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(Mask)erade: Getting Authentic

woman with red hair wearing black domino mask
Who are you beneath the mask?

Have you ever met or known a person that just tells it like it is? A person who is real, authentic, and often chooses not to push the edit button? Someone who makes you laugh internally because you can’t believe what just came out of their mouth? Well, allow me to introduce myself: the self-made real deal.

 

Was I always this way? Absolutely not. I spent the first 32 years of my life being an imposter, pretending to be someone I was not. I was told at a very young age to never “bare my dirty linen in public.” So, my interpretation of that was to hide myself and not let anyone know who I truly was. 


It is amazing the power a six-word sentence had on how I decided I should live my life…

 

  • I went to great lengths to master being physically attractive and liked by others. My clothes, shoes, and handbags became a daily focus—hiding the fact they were all knock offs.

  • I would beautifully wrap gifts in designer labeled bags that I purchased from a bargain store; never letting on when the receiver ogled the gift with, “you shouldn’t have.”

  •  I bought a convertible Porsche and drove around the beach cities—music blaring, towel draped around my neck, and a tennis racket peeking out the top. And no, I did not play tennis. Ever.

  •  Cubic zirconia became my best friend. Fancy matchbooks—from restaurants I never dined at—were displayed for all to see. Godiva chocolates from a half-off sale sat on a Saks Fifth Avenue coaster I found at the Dollar Tree.

 

I was an exhausted, financially challenged, low self-esteem fraud wearing a mask.

 

Finally Getting Real

My life changed when I attended a human development training.

 

I was with a group of about 100 participants. The song “This Masquerade,” by George Benson, played as the background to individuals sharing their tough life stories. I heard stories that were similar to mine—some excruciatingly raw. The courage they had to be so vulnerable was admirable, and I found myself respecting them for it.


I started to realize that being real was so attractive, and that trust was available if one was willing to be vulnerable. I felt like I had finally been given the green light to get real and start living an authentic life. I got to experience the me I was meant to be.

 

Soon after the training, I opened a company to provide team and leadership development to many organizations—with some of those being personal awareness. In most cases, I only got to be with each group for one day, meaning I had just 8 hours to reach them and make a difference


I became urgent. I was not willing to waste their time, or one more precious moment trying to be anything but real. I became so vulnerable that it was like standing in front of them naked.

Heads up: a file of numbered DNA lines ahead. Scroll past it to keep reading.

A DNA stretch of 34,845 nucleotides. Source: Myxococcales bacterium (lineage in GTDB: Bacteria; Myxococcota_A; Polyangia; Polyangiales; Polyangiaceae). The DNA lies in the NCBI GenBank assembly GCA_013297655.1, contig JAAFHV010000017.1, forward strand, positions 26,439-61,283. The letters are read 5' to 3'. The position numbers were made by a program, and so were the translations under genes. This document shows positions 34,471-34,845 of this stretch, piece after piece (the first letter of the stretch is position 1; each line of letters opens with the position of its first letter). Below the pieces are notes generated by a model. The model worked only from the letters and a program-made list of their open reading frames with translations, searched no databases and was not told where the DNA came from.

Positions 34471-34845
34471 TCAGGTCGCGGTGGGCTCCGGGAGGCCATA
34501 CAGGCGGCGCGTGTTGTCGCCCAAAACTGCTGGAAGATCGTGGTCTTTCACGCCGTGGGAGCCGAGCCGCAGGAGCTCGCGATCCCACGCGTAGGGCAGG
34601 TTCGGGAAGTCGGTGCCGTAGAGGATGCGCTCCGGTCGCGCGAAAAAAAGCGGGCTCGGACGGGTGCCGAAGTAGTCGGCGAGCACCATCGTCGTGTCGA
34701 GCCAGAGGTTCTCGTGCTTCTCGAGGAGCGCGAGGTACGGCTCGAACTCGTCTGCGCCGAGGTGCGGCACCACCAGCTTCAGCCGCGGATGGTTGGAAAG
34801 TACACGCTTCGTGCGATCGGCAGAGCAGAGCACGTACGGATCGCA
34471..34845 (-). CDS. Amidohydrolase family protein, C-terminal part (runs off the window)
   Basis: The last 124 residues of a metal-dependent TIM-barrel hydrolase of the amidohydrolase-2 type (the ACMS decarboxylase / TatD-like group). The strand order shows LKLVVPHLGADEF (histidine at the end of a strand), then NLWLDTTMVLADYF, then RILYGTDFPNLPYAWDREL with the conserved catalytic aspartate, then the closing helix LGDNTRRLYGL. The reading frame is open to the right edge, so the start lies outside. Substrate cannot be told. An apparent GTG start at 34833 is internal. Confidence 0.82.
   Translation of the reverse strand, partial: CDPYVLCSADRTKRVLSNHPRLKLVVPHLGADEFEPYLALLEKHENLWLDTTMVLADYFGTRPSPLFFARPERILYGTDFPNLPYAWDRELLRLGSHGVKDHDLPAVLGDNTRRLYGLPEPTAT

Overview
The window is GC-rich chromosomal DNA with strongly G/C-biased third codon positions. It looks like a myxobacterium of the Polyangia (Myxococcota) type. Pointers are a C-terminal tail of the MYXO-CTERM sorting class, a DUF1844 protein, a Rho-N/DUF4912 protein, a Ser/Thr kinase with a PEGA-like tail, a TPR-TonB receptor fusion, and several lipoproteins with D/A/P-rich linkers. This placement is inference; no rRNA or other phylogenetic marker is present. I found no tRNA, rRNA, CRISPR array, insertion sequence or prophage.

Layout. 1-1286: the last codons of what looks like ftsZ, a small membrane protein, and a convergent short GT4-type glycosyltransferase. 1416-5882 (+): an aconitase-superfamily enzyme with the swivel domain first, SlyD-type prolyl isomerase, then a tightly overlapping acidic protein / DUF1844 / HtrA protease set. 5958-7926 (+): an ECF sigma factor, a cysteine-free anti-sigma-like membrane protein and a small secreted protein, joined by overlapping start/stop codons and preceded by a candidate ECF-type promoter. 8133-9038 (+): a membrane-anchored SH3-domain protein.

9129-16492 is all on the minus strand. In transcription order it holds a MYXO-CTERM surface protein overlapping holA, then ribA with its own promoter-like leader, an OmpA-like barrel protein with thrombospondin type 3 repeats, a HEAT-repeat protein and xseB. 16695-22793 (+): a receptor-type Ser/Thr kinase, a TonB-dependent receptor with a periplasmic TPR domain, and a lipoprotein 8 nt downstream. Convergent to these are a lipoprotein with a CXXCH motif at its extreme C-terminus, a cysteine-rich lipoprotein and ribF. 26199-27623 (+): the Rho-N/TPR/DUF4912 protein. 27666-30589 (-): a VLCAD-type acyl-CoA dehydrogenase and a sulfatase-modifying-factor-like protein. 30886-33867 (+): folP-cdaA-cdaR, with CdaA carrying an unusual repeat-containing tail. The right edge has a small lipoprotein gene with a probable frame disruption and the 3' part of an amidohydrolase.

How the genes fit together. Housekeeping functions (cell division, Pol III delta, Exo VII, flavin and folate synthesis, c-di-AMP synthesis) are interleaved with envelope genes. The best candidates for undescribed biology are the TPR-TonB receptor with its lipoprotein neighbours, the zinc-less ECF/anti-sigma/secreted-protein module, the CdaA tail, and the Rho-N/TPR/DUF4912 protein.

Time and time again, witnessing each participant quickly become vulnerable was like magic. They desperately clung to each life lesson learned and, one by one, the gradually removed their masks.

 

I wondered, was this actually magic? Or, was it just more evidence that we all want so badly to be accepted for who we truly are? Was this a testimony to the courage we long for—to be authentic, taking a chance to trust again? Is it the deep desire to forgive, and move on from the times we felt “burned?” When our trust is broken—disappointment or betrayal taking a front row seat—it becomes a heavy load to carry through life, and we get ripped off from having the deep connections we dream about.

 

Tips for removing your mask & getting authentic:

  • Tell someone you trust one “uncomfortable” story about yourself they don’t already know. Ask them their thoughts—how do they now see you? (I have a funny feeling you’ll be pleasantly surprised by their answer.)

  • Examine the areas of your life where you want people to see you in a certain way that is not exactly the truth. Then, ask yourself why it’s important they see you in this way. Why is it important if they don’tsee you this way? Are you willing to let go of this facade to have something different?

  • Ask yourself if you’re willing to continue having superficial relationships, missing out on true connections you desire? What are you willing to risk?

  • Be committed to always telling the truth in both big and small situations. No more made-up stories, even if the truth makes you uncomfortable. If you want to start trusting others, it goes both ways: they must be sure you can be trusted.

  • Always hold sacred someone’s confidential sharing. Never side talk beginning with, “Don’t tell them that I told you, but…” 

 

Now, take a moment to listen to the song “This Masquerade,” by George Benson. Notice some of the lyrics…

Are we really happy here in this lonely game we play… Searching but not finding understanding anywhere… We're lost in this masquerade."

You can have the relationships you long for if you get rid of your mask and let the world see you for who you are. Let your vulnerability lead and go get your shine on! 

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So powerful......being one's true self isn't always easy! But you have made it work🙂

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